Journey of “The Pharaoh & the Librarian” Creatures: Unicorn Rescue Sanctuaries

The Pharaoh and the Librarian is a work of fiction. Alternative fiction. “What if” fiction. Most of the places Alex and Cleo visit are real – or what they might have been if I’d been there to do feet-on-the-ground research. Therefore, settings are as real as my imagination can make them. And the creatures they encounter are cryptids, as real as they may have been.

Writers are told that their creatures must be realistic or at least plausible. Even fantasy writers can’t just throw monsters into a story willy-nilly. So, what about cryptids, a class of monsters balanced between the real and imaginary, like the famous trio: Bigfoot, Yeti, and Nessie, and, of course, unicorns.

On Anglesey Island I imagined a unicorn sanctuary that helped support the Druid library. By bringing in unicorns and a Pegasus foal from early animal protection patrons, the Druid librarians are rescuing them from danger and extinction. Sadly, it didn’t appear to work. Unless there still is a hidden unicorn sanctuary remaining somewhere, safe from the media attention.

Many Greek writers mentioned unicorns in their natural histories as real – not at all mythological. Maybe at that time they were? In European tales often describe a white horse-like  or goat-like animal with a horn and cloven hooves. Sometimes a goat’s beard or lion’s tail.

Unicorns have one large spiral horn projecting from their forehead  These horns were believed to have magical properties; the power to heal, detect poison, and turn poisoned water potable.

Over time, unicorns have become symbols of purity and grace, who could only be captured by virgins, as shown in The Hunt of the Unicorn tapestries in the Cloisters.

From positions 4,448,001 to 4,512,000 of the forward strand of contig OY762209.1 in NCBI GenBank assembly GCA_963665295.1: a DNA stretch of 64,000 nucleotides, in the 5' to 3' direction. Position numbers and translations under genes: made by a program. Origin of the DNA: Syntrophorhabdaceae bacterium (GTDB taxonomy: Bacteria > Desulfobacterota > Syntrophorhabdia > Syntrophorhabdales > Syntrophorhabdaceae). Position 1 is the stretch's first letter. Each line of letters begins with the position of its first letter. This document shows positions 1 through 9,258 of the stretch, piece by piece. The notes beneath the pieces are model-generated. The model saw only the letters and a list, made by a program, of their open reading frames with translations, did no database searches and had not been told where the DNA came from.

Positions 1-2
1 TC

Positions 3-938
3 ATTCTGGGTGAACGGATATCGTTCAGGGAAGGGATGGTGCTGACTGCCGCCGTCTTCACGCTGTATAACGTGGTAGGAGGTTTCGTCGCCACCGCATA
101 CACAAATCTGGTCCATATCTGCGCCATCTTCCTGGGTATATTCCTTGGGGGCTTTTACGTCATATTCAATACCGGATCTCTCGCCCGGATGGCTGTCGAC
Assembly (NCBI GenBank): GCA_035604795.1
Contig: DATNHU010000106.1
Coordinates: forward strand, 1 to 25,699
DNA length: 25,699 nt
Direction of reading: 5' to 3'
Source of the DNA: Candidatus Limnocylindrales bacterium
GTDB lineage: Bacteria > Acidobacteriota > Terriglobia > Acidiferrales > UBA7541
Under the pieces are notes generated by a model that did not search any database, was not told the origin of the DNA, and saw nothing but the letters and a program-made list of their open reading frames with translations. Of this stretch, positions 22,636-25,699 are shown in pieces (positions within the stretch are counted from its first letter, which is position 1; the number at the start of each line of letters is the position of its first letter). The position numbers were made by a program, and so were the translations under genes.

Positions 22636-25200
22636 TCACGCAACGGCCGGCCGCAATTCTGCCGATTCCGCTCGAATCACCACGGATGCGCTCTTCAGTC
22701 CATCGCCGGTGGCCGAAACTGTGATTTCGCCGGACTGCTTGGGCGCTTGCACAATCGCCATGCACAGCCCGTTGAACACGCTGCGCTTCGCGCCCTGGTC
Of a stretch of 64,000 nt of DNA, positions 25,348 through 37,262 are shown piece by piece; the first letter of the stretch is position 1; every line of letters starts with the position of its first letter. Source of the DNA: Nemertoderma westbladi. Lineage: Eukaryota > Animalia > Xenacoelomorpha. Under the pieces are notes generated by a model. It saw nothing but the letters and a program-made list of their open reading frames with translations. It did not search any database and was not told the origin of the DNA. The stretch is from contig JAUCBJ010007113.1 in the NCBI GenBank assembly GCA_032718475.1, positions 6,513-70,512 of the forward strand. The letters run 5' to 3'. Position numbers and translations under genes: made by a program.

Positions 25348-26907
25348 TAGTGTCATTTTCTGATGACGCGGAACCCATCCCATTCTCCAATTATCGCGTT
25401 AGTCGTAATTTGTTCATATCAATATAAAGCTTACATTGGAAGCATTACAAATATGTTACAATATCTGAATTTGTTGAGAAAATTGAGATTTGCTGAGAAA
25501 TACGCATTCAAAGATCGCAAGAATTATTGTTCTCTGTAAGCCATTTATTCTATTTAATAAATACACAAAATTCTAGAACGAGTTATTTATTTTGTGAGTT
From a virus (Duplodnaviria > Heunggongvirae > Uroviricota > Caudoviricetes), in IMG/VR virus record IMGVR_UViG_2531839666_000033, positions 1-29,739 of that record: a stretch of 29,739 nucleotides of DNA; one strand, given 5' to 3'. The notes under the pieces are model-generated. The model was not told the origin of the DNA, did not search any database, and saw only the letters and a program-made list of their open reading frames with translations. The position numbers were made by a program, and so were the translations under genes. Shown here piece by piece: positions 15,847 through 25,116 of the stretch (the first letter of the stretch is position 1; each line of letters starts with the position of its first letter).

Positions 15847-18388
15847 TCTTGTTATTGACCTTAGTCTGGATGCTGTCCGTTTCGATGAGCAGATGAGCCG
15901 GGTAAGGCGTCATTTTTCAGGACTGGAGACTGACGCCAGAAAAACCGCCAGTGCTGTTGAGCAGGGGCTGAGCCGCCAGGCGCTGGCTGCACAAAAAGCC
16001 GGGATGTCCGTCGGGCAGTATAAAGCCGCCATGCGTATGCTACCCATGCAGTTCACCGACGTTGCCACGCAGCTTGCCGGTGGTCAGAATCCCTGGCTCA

• Unicorns symbolize chaste love and faithful marriage and prefer death to capture and have been associated with the Virgin Mary.
  • Marco Polo described unicorns as “scarcely smaller than elephants,” probably referring to the one-horned rhinoceros “wallowing in mud and slime.”
  • In Shakespeare’s play “Timon of Athens,” a hunter could goad a unicorn to embed its horn into a tree.
  • Unicorns are the symbol of Scotland in heraldry.

These depictions could describe a single-horned goat, horned cattle, or a one horned oryx (antelope). A two-horned creature seen from the side or with one horn broken could be viewed as one horned. Another explanation could be a genetic disorder creating a one-horned creature. Below are unicorn photos by Larry Kane. See more of his amazing animal photography at

The Druid Sanctuary in The Pharaoh and the Librarian was also home to a foal, sired by Pegasus, who showed his father’s birdlike wings and aviation abilities.

If unicorns and flying horses were ever real, the need for preserves to protect these extraordinary creatures from extinction was sorely needed. I’d like to believe there were kind people who tried.

In writing The Pharaoh and the Librarian, I supposed many cryptids still lived in the 1st century in both the Old World and the New, when folklore and history were not so far apart. Technically, the creatures that wander through my novel are not fantasy beings but cryptids who may have lived at one time and may or may not have survived to live in ours.

In fiction creatures still hide within vast forests, dark jungles, and deep oceans.

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